In the last few days I have had several conversations about words, definitions and how they are used. It seems to me that some people feel a need to redefine the content of words to make them fit what they want them to mean.
I am of the exact opposite – I think words are important. I think definitions are important. If I do permaculture I don’t use tarp or a propane burner to kill weeds, I try to find another solution to my problems. If I unschool I don’t expect my children to learn certain things. If I Radical Unschool I don’t set limits to screen time or sugar intake.
Why is this important? It is important because we use words to communicate and tell the world what we think and feel, and when we change the meaning of the words we make communication far more difficult.
In my time in the attachment parenting community I have heard so many many people bend many many words and it has always frustrated me. I have heard of schools that use “natural learning” and “positive discipline” – while requiring the kids to be inside and “work” 4 hours a day and not let them outside and play at all for those for hours, these same schools used a “silent chair” where the children could “meditate on their actions”, while claiming to be “respectful” and “non-punitive”… I have heard people being “peaceful parents” while using “cry-it-out”, people using “baby lead weaning” while spoon feeding from 4 months. And I have even heard people say that they “unschool in the summer holidays” What is that anyway? Like you allow your kids to play in the summer without expectations about learning? Or does it mean that you put a whole lot of “learning” into the summer holiday so that your kids don’t even have that time to rest and play? When you point out to people that this isn’t actually what the words mean, then you are usually met with a comment about how judgemental you are. I also hear teachers talk about “offering children opportunities to read”, while the fact that the children don’t have a choice in reading is brushed over.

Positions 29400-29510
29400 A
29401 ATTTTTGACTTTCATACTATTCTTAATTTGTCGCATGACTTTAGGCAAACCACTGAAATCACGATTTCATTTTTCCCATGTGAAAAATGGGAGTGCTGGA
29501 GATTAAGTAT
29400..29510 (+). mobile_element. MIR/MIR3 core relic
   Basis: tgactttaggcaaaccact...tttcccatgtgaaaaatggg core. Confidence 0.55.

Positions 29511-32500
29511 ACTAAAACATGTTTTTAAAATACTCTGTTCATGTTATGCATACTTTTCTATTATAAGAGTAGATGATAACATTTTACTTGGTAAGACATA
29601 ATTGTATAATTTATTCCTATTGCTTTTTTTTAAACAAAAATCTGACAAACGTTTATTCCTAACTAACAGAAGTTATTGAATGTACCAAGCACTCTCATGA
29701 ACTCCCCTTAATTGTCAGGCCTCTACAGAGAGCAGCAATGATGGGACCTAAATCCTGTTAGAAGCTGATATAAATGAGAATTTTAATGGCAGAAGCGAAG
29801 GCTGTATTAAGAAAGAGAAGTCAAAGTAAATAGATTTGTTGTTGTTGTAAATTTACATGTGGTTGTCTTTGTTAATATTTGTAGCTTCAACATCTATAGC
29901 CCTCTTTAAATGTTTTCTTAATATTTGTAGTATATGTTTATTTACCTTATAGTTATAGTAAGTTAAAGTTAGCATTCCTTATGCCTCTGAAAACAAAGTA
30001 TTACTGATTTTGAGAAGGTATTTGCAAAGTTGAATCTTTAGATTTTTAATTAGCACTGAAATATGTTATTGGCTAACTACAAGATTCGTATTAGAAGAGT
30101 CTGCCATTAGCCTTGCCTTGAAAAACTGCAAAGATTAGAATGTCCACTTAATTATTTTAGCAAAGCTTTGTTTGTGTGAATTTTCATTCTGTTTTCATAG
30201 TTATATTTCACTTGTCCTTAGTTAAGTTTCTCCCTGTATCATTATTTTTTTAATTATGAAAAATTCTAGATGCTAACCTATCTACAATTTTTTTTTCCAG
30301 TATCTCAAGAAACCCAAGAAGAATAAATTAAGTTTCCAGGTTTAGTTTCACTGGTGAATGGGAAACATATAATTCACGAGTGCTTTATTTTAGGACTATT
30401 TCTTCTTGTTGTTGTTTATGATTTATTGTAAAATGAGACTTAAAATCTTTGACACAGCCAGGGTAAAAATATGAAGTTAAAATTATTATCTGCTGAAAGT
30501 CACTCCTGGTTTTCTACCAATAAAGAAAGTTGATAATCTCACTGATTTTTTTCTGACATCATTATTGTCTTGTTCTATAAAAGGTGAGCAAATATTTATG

This is not about being judgemental, it is about communication. It is also very much about taking responsibility for your choices, and the consequences it has. Eg. I used to call myself a Radical Unschooler – but recently I have chosen to limit my children’s access to sugar and gluten, because I can see that we all thrive on a diet without sugar and gluten. I don’t say “we are Radical Unschoolers except for food”, because that isn’t completely honest. Honestly I don’t feel that I can be responsible as a parent if I let my children eat what-ever they want. This might have something to do with my connection with them (which has a lot to do with how I used to eat and how I felt when I ate that way), but it doesn’t change the fact that I have a fear that they will not get the nutrients they need or that their teeth will rot, and I simply would not be able to forgive myself if that happened. That – right now – is more important than their freedom, and much much more important than whether I can belong to a group that I think is super cool.
Fact is that the genuine Radical Unschoolers I know, are some of the coolest people I know, and their relationship to their kids is the relationship I would most love to emulate with my kids. So I am greately inspired by Radical Unschooling – and most parts of our life is Radical Unschooling. But I cannot right now take the step to be there, and feel OK, so I choose not to use the label, because that is not who I am.
I can’t help but wonder if someone feels limited by definitions, why it is that they feel the need to use the words that limit them. Is it not more liberating to just say “that’s not me, so that isn’t what I do”, instead of saying saying “I am an unschooler – but”? I don’t understand it actually.